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A Mexican federal court that handles telecom matters has dismissed a request from US-Irish telecom firm Rivada Networks to suspend the deployment of the country's wholesale network, Red Compartida.
The request is part of a separate lawsuit filed by Rivada against communications and transport ministry (SCT), which oversaw the bidding process late last year, when it disqualified the US-Irish company from the tender and awarded the project to the remaining bidder, the Altán consortium. Whether or not the deployment should be suspended will have to be decided as part of that lawsuit, judge Adriana Campuzano said, adding nonetheless that the project is of national interest and mandated by the constitution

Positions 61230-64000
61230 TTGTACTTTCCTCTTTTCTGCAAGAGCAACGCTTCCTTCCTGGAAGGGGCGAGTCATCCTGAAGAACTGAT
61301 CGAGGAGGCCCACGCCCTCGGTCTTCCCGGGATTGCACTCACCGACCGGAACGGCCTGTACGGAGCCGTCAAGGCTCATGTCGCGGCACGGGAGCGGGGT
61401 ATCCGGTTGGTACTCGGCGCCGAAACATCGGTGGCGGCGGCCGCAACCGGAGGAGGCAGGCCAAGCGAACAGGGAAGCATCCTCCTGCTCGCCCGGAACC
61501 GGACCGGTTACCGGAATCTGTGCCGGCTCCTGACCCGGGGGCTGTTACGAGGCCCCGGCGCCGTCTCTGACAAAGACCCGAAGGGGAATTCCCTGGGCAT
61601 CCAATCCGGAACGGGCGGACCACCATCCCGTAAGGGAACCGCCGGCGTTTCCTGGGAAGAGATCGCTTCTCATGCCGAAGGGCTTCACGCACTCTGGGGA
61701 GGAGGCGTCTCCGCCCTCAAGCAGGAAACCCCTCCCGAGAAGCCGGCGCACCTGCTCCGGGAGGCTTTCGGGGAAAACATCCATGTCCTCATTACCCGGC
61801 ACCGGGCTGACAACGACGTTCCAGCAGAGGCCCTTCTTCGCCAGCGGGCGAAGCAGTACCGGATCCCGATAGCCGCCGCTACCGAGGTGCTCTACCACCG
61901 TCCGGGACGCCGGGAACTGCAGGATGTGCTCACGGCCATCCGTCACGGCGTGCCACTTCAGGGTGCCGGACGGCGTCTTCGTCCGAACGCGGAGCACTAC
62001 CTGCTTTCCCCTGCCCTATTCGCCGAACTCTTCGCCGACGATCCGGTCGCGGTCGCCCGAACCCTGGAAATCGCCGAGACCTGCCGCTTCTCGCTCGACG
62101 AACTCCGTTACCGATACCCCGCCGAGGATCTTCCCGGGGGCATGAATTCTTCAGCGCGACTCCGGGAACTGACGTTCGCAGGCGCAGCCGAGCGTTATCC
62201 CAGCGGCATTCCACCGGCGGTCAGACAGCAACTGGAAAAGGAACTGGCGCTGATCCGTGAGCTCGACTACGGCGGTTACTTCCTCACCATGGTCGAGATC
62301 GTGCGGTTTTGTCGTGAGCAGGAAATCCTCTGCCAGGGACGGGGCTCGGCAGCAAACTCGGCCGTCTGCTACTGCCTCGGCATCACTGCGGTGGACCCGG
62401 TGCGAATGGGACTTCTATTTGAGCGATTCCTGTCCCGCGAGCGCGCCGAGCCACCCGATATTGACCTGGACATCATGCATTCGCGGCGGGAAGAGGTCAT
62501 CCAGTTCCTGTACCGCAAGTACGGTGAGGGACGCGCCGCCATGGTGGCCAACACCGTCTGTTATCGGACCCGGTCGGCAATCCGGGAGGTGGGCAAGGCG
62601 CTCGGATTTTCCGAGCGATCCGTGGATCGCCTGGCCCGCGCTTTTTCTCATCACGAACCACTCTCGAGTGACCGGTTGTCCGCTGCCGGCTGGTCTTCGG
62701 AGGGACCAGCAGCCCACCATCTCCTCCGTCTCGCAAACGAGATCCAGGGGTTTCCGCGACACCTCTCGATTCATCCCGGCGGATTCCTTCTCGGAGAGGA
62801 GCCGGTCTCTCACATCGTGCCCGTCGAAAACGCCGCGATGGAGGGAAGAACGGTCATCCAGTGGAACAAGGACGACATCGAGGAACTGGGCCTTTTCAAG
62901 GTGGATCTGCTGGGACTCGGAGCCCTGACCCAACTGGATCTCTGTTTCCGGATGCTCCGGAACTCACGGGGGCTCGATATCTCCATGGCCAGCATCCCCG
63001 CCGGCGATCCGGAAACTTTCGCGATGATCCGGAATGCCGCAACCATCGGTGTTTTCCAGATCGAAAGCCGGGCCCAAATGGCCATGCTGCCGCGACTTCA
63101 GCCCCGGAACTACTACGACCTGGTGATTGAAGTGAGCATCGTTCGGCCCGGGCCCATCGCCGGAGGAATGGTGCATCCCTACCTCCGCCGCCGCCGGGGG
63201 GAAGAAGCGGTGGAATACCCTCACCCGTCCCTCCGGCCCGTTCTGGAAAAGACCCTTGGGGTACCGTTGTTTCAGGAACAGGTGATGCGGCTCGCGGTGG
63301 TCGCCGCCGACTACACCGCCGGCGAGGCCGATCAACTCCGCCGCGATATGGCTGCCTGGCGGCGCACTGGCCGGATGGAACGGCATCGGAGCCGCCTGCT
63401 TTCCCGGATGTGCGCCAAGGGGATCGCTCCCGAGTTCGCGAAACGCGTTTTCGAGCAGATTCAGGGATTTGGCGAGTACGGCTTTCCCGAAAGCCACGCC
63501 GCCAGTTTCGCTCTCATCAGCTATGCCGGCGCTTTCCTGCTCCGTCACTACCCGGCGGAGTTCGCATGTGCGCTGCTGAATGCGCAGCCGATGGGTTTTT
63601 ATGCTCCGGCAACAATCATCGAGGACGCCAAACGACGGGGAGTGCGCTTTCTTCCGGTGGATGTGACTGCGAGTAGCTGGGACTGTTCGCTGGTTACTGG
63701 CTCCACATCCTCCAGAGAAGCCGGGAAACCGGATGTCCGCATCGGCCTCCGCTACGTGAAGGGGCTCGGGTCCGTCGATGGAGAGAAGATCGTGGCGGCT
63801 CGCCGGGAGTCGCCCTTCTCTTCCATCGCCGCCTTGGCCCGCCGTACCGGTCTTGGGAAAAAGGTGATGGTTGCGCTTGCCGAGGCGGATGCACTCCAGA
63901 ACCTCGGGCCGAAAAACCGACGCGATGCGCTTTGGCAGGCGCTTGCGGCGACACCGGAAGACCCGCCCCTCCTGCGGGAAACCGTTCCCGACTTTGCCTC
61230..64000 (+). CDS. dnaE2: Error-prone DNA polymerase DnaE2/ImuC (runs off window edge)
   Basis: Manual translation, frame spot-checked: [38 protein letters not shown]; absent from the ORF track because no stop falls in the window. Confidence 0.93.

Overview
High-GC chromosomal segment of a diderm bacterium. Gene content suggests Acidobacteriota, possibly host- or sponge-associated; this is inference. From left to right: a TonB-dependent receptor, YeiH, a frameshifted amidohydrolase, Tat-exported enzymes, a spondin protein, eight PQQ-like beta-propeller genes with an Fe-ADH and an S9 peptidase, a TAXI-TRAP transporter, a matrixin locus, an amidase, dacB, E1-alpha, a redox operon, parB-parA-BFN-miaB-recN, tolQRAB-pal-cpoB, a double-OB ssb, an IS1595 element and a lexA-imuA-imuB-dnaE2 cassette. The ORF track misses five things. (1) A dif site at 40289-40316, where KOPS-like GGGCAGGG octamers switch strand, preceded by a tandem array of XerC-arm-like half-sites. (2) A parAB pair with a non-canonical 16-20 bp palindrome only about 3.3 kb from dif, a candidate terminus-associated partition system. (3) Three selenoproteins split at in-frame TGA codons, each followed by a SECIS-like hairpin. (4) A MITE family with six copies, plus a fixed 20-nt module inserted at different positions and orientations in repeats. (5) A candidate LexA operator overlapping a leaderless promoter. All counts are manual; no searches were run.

The lawsuit – an appeal, or amparo, filed by Rivada against the whole bidding process – could take several years, by which time the project will have advanced significantly. In fact, the network is on track to meet its initial coverage goal of 30% of Mexico's population a year from now, deputy communications minister Mónica Aspe Bernal said earlier this month. In this sense, it is unlikely that Rivada's request will come to fruition.
Red Compartida will require investments of US$7bn dollars over a 20-year period and it is expected to bridge Mexico's digital divide by providing coverage to 92.2% of the population.
The legal fight between Rivada and the SCT has become a two-way street that has gone nowhere. Recently, a court also rejected the SCT's attempt to sue Rivada for moral damage.